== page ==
Today I’m really excited to welcome Michelle Lovric to the Hearthfire to tell us about her love of Italy (and Venice in particular) and her latest book, The Fate in the Box which I recently read and loved.
A reading school is a successful school
A reading child is a successful child. You wouldn’t argue with that, would you? A 2005 Unesco report identifies reading for pleasure as the single most powerful agent of academic and social success. It should follow therefore that a reading school is a successful school. Well, it’s full of children, isn’t it?
Go into some schools and, whatever the personal feelings of the teachers, it just doesn’t feel like that. You can go into schools without libraries, schools where the children seem only to read excerpts, schools where reading is about technique, synthetic phonics, targets or where the culture of controlled assessments is the be all and end all.
Let me take you on a tour of a reading school. Walk through the door and the foyer has bright, new books on show, usually covers facing you. There are anthologies of reviews written by the staff and students laid out on the tables. There are posters of the students’ favourite authors. There are book cover designs and bookmarks made in class. The TV screen features rolling book recommendations: best film tie-in, best vampire book, best book if you like James Bond, best factual or fiction books about football. There are short films and podcasts in which members of the school community discuss the hot reads of the week. There are book trailers downloaded from You Tube.
Carry on into the heart of the school and there is the library, properly staffed, bright and airy. This is a place with a good book stock. It is a place where digital and physical reading material co-exists in a managed symbiosis. A class is browsing the stock and making their choice. Later in the week, they will have a performance poet in. They still remember the novelist who ran writing workshops last term. Some of them are taking place in the Carnegie Shadowing Group. At lunchtime the library buzzes with reading groups, Warhammer groups, casual browsing and work on computers. Every class has a time when they come in for sustained, silent reading.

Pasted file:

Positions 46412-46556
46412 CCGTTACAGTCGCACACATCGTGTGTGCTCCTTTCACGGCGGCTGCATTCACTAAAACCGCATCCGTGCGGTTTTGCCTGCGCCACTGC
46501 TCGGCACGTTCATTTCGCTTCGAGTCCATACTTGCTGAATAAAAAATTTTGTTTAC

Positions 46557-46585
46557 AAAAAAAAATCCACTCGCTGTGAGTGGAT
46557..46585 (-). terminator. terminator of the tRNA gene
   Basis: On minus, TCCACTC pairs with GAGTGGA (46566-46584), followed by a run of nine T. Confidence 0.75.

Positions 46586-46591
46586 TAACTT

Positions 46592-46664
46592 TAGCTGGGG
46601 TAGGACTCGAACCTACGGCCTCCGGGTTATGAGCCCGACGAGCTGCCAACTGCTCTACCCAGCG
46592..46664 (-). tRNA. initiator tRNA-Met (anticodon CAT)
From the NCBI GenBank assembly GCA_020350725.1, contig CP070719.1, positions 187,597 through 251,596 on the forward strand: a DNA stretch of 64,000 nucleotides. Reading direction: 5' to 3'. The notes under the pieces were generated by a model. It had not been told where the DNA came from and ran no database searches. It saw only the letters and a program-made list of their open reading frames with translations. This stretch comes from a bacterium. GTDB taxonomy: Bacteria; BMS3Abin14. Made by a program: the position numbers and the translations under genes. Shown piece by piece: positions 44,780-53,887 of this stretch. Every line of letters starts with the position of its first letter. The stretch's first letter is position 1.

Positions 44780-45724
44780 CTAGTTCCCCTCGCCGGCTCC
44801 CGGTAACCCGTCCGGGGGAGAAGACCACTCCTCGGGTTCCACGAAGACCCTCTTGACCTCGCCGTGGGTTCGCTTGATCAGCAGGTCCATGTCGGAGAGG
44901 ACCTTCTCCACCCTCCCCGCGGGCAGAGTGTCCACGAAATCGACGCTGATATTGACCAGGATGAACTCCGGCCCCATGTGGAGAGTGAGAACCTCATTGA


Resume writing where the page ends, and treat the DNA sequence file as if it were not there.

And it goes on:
Throughout the school there are mystery reader photo competitions, pictures of the students, teachers and members of the local community photographed against the backdrop of their favourite reading landscape. There are regular assemblies around the subject of reading. Students, teachers and members of the local community talk about their favourite books. The books are laid out on tables at the back of the hall for the students to borrow.
In other words, reading is not a worthy exhortation or an optional extra, a matter of didactic instruction or something we would do if we had the time. It is organic to the life of the school, something everyone is expected to do and it is something done for pleasure. Well, you wouldn’t invent a school that doesn’t read, would you? I mean, that would be stupid.
The gun is power.
The gun can make a weak man strong. The gun is the coward’s fist
“The two great cities of the North West, Manchester and Liverpool, provide the background for most of my writing. This is where I have lived and worked most of my adult life. This is where my wife and I raised our family. The North West is, as Gerry Marsden sang in Ferry ‘Cross the Mersey ‘the place I love’…
As a teacher and author I have spoken to a number of youngsters for whom school and academic success held little attraction. Growing up on bleak, jobless estates, they saw sport or crime as the only pathways out of poverty and boredom. Some spoke of the buzz they got from hanging round gangs. I wanted to explore this world, neither to make judgements, nor to glamorise, but to understand.”
In this tense, gripping and absorbing thriller, Alan Gibbons explores the complex issue of gun crime, and the far-reaching consequences it can have. Head over to the Indigo website for more information.
Yes! It’s Opal Moonbaby time again! Maudie Smith’s fabulous debut impressed me last year and now the sequel is out.
I can’t wait to see how Opal fares in her new life with Martha. We’re very fortunate to have Maudie stopping here at the Hearthfire on her blog tour to give us a bit more insight into her (and Opal’s) world.
‘I think that I am going to absolutely love being in Merry